This is not a proposal but an encouragement. As a board member of the Desmond-Fish Library, I want to share the findings of a series of community conversations and a community survey we have carried out in the last nine months. People in Philipstown want connection with each other - and they want their institutions to connect as well by creating partnerships. Libraries, schools, emergency services, nonprofits, businesses - we will all benefit our community by working more closely together, and that is what people are asking us to do.
I would like to propose organizing a Climate Smart Community Fair to help get out information on how we can all act together to implement the Climate Smart Community goals. I would propose we have guest speakers talking about, but not limited to, renewable energy options, ways to reduce our carbon footprint, economic impact, etc. We would also have tabling options so people can learn from local businesses and organizations. I think it would be great to get the local schools involved too.
Create a community garden in Philipstown.
In the Spring of 2001, a group of volunteers with diverse backgrounds came together in a 2 day town-wide charrette. Over the course of the next 5 years, they created a Comprehensive Plan for Philipstown which was adopted in 2006. As a member of the original group, I’d like to see the Town Board appoint a new group to continue this effort and create an updated Plan. (A copy of the 2006 Comprehensive Plan can be found on the Town of Philipstown’s website).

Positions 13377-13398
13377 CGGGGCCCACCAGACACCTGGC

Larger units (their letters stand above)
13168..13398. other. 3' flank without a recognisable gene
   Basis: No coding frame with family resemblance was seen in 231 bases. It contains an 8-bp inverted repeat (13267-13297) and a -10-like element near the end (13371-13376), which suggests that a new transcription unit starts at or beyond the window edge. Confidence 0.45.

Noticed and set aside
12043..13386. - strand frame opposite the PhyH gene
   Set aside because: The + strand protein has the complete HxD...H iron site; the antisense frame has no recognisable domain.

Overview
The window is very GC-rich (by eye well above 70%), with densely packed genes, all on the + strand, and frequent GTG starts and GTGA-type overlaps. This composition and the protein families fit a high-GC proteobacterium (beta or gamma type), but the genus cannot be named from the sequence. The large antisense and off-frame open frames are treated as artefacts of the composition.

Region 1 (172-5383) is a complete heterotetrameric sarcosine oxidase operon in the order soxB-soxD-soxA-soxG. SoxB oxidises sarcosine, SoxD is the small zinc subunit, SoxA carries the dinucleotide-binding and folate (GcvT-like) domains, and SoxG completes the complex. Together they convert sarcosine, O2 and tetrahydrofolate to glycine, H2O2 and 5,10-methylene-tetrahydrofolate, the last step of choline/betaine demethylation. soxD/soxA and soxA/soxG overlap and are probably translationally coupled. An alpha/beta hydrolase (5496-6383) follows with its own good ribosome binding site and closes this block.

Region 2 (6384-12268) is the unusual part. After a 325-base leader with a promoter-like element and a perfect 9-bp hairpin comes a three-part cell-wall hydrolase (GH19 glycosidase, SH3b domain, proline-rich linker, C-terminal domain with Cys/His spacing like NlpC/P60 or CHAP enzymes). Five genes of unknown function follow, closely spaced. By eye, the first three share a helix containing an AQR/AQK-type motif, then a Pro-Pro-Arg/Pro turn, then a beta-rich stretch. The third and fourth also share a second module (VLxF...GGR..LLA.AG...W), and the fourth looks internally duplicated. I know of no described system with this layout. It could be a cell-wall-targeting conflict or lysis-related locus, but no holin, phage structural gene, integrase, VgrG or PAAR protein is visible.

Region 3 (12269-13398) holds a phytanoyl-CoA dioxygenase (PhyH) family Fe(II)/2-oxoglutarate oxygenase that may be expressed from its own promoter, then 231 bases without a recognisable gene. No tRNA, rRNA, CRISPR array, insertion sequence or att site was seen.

The State of NY has made great strides in promoting the development of descentralized, local renewable energy projects. This allows new developers to look into energy sources that are within reach but have been historically overlooked. Perhaps one of the most underrated resources is use of existing water infrastructure for the production of micro-hydroelectric power, which combines being a very un-invasive technology with a relatively high production rate.
Provide preventive and maternal health services at the former Butterfield Hospital medical center site.
To promote economic prosperity, athletic facilities could be enhanced by building an Olympic sized swimming pool and tennis courts (possibly on the grounds of the Philipstown Recreation Center?). This could bring in revenue from tourists to local restaurants and be a stimulus to shopping as well. The Philipstown community would be the primary beneficiary.
Investment in safe (off of the road) biking and walking paths throughout Philipstown to provide active transport options to the community. For example, if we had a bike path connecting to schools, libraries, the farmer's market, and to Cold Spring, we could reduce car use and children and adults could get more daily physical activity.